If you are running Vista or Mac OS X 10.5 / Leopard, you might have noticed that accessing files on Samba shares over your corporate network is dreadfully slow. Note that I’m not talking about network as in “my 10mbit Ethernet at home”, but as in “those strange fiber optic thingies running to my computer” (even though the problem occurs on slower networks as well).
But why is Samba such a pain suddenly?
The short version: because Vista and Leopard have a different behind-the-scenes network config than XP and Tiger.
The long version: when you receive a file over a network, the file is chopped in packets, which are sent to your system one after the other. Whenever you have received a packet, you will send a notice of receipt to the server (“ok, I got packet XYZ, and it is intact”). Obviously, sending all these acknowledgments creates quite some traffic. That’s why Vista and Leopard use bulk acks: you don’t send an ack for every packet, but you wait until you have received (let’s say) 10 packets and send one ack for all of them.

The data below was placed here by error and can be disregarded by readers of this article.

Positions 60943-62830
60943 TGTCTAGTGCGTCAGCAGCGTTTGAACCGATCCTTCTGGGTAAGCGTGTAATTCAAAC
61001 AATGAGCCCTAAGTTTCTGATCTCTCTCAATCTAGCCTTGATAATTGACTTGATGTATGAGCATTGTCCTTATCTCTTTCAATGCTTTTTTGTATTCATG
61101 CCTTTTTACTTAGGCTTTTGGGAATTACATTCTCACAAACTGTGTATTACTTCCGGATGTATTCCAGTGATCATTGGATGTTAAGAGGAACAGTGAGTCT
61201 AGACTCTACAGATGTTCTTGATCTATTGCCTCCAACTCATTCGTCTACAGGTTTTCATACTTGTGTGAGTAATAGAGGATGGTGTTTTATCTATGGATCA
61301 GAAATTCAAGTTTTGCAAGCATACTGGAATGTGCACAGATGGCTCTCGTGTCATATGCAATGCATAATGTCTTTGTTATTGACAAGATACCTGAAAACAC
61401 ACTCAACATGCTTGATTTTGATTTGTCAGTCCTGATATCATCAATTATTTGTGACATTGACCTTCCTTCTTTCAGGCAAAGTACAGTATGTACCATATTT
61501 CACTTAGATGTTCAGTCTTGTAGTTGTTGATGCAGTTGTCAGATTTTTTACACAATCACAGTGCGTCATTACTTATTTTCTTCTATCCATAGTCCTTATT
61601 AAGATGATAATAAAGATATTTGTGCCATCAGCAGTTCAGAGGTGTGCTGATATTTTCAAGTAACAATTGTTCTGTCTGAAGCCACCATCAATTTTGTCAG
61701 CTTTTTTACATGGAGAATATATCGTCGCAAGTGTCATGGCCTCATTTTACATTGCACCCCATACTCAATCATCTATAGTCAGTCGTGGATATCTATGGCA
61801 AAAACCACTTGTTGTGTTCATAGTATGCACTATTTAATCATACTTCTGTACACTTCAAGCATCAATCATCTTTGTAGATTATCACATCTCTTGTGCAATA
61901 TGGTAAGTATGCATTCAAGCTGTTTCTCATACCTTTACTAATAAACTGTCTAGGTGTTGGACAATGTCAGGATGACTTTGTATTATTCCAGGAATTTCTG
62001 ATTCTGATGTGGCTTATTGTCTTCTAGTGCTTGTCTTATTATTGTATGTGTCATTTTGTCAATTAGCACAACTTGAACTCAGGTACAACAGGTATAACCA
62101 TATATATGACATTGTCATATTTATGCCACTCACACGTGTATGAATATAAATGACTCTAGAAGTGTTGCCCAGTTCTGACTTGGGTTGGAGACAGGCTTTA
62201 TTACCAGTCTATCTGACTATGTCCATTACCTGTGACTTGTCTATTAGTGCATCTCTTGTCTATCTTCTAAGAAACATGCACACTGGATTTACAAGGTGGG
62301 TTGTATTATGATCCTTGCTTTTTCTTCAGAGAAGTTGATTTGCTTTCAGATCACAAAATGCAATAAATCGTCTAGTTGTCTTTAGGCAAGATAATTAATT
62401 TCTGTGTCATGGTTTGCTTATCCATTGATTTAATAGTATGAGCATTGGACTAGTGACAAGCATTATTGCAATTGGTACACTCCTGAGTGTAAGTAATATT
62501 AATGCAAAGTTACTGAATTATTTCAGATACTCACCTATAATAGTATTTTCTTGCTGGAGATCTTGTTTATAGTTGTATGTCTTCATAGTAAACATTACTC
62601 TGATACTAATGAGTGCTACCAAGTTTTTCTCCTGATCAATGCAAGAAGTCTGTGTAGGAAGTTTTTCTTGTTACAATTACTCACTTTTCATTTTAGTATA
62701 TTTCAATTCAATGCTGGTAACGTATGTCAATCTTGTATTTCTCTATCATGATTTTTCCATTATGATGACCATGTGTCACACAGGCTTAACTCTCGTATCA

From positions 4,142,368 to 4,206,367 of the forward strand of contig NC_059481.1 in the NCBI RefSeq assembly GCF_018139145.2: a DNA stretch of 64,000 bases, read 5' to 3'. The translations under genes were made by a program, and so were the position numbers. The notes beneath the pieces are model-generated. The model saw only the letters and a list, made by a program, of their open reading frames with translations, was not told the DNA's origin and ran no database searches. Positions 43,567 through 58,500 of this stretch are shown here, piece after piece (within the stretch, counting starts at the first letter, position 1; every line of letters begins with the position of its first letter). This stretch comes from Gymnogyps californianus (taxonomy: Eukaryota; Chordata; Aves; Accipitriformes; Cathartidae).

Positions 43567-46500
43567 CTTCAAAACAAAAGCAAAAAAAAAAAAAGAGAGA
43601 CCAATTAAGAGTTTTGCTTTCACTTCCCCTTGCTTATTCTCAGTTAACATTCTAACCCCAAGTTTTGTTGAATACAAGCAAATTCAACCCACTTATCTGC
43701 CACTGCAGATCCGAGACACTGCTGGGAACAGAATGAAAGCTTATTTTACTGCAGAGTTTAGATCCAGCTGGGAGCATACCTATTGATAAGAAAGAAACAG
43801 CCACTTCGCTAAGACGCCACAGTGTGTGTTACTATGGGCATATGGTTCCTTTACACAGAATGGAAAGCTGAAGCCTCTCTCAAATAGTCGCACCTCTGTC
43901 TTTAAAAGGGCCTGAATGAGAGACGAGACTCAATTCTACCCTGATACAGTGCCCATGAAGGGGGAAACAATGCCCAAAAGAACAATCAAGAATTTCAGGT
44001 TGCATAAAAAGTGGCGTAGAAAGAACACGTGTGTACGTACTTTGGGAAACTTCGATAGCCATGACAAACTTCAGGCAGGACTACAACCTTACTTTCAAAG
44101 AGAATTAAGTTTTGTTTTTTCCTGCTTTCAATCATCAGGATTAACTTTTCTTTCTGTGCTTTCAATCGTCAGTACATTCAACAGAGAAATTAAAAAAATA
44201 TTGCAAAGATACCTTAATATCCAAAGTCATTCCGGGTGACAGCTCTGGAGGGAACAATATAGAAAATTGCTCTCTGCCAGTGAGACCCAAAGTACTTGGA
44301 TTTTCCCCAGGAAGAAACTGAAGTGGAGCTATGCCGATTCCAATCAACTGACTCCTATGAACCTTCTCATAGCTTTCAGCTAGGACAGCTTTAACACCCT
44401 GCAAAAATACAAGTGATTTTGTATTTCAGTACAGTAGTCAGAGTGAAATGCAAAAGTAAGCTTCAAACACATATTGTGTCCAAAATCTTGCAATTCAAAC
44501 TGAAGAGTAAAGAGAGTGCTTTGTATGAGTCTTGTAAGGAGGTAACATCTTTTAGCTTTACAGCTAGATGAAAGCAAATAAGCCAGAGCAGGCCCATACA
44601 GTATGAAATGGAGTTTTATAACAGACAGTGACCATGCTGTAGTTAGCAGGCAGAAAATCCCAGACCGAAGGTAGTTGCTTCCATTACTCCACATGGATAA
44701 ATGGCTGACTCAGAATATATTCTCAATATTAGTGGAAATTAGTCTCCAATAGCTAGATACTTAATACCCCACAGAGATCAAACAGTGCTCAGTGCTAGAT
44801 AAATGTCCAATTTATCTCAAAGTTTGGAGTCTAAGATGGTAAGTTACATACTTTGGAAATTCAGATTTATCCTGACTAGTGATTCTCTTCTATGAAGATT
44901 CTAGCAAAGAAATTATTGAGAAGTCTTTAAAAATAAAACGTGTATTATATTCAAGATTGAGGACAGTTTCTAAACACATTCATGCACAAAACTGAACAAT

And that “you wait until” is the tricky part. Because Samba is a synchronous protocol, the server won’t send the next packet until it has received the ack for the last.
Get the picture? There’s a timeout, of course - your system won’t wait for eternity until it sends an ack for the < 10 packets it had received. The timeout should be ~100ms on your system. But 1/10 of a second between each small packet sums up to a hell of a time.
And that’s why Samba can be really slow.
Now, the obvious solution to this problem is to use a shorter delayed ack. BUT DON’T PLAY WITH YOUR SYSTEM IF YOU DON’T KNOW EXACTLY WHAT YOU ARE DOING!
If you are running Windows, try this: set a delayed ack value in your registry.
You are happily working on Mac OS X? Then enter this command:
sudo sysctl -w net.inet.tcp.delayed_ack=0